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  37.  4
    Paradox or Contradiction? [REVIEW]John J. Drummond - 2000 - Philosophy Today 44 (9999):140-149.
  38.  33
    Modernism and Postmodernism: Bernstein or Husserl. [REVIEW]John J. Drummond - 1988 - Review of Metaphysics 42 (2):275 - 300.
    A POSTMODERN THINKER might very well be dismayed by the suggestions embedded in my title that the breach between modernism and postmodernism can be overcome and that Husserl is at all relevant to a discussion of postmodernism. Has not, after all, the postmodern critique revealed once and for all the poverty of the modern philosophical tradition with its epistemological and foundationalist concerns? And what better example of a philosopher working in the modern tradition than Husserl, who clearly identifies his own (...)
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  39.  4
    Time, History, and Tradition.John J. Drummond - 2000 - In John B. Brough (ed.), The Many Faces of Time. Dordrecht: Kluwer Academic. pp. 127--147.
  40.  29
    Forms of Social Unity: Partnership, Membership, and Citizenship.John J. Drummond - 2002 - Husserl Studies 18 (2):141-156.
  41.  43
    La limitation de l’ontologie par la logiqueThe limitation of formal ontology by formal logic.John J. Drummond - 2009 - Methodos 9.
    Cet article maintient que l’intérêt de Husserl pour le développement d’une logique pure en tant que théorie de la science limite sa conception de l’ontologie. L’ontologie formelle est, pour Husserl, une théorie formelle des objets de connaissance, dont les catégories fondamentales sont celles de substance, propriété et relation. En outre, les ontologies régionales évoluent au sein des limites catégorielles définies par l’ontologie formelle. Mais une telle ontologie laisse de côté les activités et les processus de tout genre, parmi lesquels le (...)
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  42.  43
    An Editorial Note on References to Husserl’s Works.John J. Drummond - 1992 - American Catholic Philosophical Quarterly 66 (2):131-133.
  43.  21
    The "Spiritual" World: The Personal, the Social, and the Communal.John J. Drummond - 2010 - In Thomas Nenon & Lester Embree (eds.), Issues in Husserl's Ideas II. pp. 237-254.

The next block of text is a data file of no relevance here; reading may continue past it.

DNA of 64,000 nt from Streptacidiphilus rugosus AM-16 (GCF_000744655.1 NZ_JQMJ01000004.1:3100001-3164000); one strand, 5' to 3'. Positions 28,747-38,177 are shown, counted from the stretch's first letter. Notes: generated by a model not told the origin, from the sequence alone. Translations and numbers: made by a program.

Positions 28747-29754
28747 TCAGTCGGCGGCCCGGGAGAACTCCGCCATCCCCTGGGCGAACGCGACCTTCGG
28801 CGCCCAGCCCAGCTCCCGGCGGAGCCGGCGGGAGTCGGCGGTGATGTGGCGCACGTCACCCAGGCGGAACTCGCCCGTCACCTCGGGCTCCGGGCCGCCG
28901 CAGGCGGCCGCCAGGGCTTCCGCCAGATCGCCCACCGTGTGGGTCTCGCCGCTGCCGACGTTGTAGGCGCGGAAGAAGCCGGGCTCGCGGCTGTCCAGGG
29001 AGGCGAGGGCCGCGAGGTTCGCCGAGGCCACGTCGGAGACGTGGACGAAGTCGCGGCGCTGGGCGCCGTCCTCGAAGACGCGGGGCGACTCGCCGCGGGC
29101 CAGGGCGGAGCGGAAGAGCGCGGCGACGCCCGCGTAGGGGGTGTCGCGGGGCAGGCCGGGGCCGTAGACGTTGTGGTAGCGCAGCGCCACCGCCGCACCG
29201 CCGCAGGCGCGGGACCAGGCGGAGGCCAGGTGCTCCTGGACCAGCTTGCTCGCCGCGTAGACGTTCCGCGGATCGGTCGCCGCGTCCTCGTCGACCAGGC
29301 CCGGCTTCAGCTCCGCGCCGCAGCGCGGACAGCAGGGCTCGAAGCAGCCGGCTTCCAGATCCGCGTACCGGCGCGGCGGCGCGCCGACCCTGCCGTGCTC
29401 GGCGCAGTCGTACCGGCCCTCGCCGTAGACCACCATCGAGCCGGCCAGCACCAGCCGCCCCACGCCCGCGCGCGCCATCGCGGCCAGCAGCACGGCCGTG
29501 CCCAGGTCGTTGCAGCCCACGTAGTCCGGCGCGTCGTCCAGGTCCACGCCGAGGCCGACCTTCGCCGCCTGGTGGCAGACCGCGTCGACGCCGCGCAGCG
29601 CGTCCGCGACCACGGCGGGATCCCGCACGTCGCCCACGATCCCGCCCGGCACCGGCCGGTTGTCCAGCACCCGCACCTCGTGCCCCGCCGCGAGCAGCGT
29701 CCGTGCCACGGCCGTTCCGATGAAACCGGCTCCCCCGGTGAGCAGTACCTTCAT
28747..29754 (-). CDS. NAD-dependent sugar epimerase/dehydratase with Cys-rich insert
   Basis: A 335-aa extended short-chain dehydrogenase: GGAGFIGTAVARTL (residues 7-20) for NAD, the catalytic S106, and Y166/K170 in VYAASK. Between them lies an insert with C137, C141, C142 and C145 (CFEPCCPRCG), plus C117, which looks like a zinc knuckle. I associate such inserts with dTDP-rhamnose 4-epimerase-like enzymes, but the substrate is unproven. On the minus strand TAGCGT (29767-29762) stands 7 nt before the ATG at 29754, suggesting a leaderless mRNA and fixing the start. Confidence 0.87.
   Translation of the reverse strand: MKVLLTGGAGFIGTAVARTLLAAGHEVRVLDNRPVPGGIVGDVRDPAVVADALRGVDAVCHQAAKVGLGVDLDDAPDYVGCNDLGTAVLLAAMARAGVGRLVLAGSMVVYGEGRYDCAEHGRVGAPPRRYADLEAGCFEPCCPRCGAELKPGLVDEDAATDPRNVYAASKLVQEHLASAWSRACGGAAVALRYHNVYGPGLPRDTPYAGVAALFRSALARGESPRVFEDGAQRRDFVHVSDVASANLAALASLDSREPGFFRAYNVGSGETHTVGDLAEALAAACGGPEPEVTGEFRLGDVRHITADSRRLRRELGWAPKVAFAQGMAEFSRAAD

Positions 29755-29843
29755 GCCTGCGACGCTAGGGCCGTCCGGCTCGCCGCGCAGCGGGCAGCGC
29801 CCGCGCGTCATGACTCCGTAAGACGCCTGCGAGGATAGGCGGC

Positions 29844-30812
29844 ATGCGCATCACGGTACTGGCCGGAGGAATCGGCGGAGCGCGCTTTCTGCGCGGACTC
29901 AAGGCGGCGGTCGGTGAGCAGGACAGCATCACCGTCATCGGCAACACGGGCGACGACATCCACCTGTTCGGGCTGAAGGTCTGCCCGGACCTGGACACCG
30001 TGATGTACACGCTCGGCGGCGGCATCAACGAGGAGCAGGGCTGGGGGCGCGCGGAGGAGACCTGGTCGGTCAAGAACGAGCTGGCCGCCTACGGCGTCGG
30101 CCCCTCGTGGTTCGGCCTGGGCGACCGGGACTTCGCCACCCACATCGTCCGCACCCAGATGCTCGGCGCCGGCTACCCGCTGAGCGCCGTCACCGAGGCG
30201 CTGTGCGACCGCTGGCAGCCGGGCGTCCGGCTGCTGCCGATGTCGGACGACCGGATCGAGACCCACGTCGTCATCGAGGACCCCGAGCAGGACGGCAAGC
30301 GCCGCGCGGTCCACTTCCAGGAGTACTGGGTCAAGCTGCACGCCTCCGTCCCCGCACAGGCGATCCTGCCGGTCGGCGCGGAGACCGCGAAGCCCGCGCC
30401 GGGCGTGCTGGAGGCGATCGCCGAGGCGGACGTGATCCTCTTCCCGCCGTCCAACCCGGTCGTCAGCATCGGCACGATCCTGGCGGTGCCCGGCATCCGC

Husserl’s Ideen II, subtitled “Phenomenological Investigations on Constitution” and one of Husserl’s most comprehensive works, encompasses wide-ranging analyses of what Husserl calls “material nature,” “animal nahlre,” and “the spiritual world.” In this paper, I shall reflect briefly on his understanding of the interplay among the notions of person, society, and community Both personal and professional factors contribute to this reflection. Each of us belongs to several different, but interrelated and overlapping, communities. family, circle of friends, departmental colleagues, faculty, college or (...)
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  44.  34
    Pictures, Quotations, and Distinctions: Fourteen Essays in Phenomenology. [REVIEW]John J. Drummond - 1994 - American Catholic Philosophical Quarterly 68 (1):105-110.
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  45.  31
    Personalism and the Metaphysical: Comments on Max Scheler’s Acting Persons.John J. Drummond - 2005 - American Catholic Philosophical Quarterly 79 (1):203-212.
    This article is a review of the recently published book Max Scheler’s Acting Persons, edited by Stephen Schneck. It considers some issues regarding the relation between Scheler’s phenomenological personalism and his later metaphysics by way of a discussion of the articles contained in this volume. The review explores the various and varied discussions of the relation between Scheler’s phenomenological notions of person and spirit. It suggests that Scheler’s turn from a phenomenological anthropology to metaphysics has its roots not only in (...)
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  46.  31
    Indivisible Lines and the Timaeus.John J. Drummond - 1982 - Apeiron 16 (1):63.
  47.  52
    Phenomenological Epistemology. [REVIEW]John J. Drummond - 2002 - International Philosophical Quarterly 42 (1):134-136.
  48. Husserl and Analytic Philosophy, Phaenomenologica.Richard Cobb-Stevens & John J. Drummond - 1992 - Philosophy and Phenomenological Research 52 (3):725-730.
     
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  49.  3
    Husserl: German Perspectives.John J. Drummond & Otfried Höffe (eds.) - 2019 - Fordham University Press.
    Edmund Husserl, generally regarded as the founding figure of phenomenology, exerted an enormous influence on the course of twentieth and twenty-first century philosophy. This volume collects and translates essays written by important German-speaking commentators on Husserl, ranging from his contemporaries to scholars of today, to make available in English some of the best commentary on Husserl and the phenomenological project. The essays focus on three problematics within phenomenology: the nature and method of phenomenology; intentionality, with its attendant issues of temporality (...)
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  50. Paradox or Contradiction? [REVIEW]John J. Drummond - 2000 - Philosophy Today 44 (Supplement):140-149.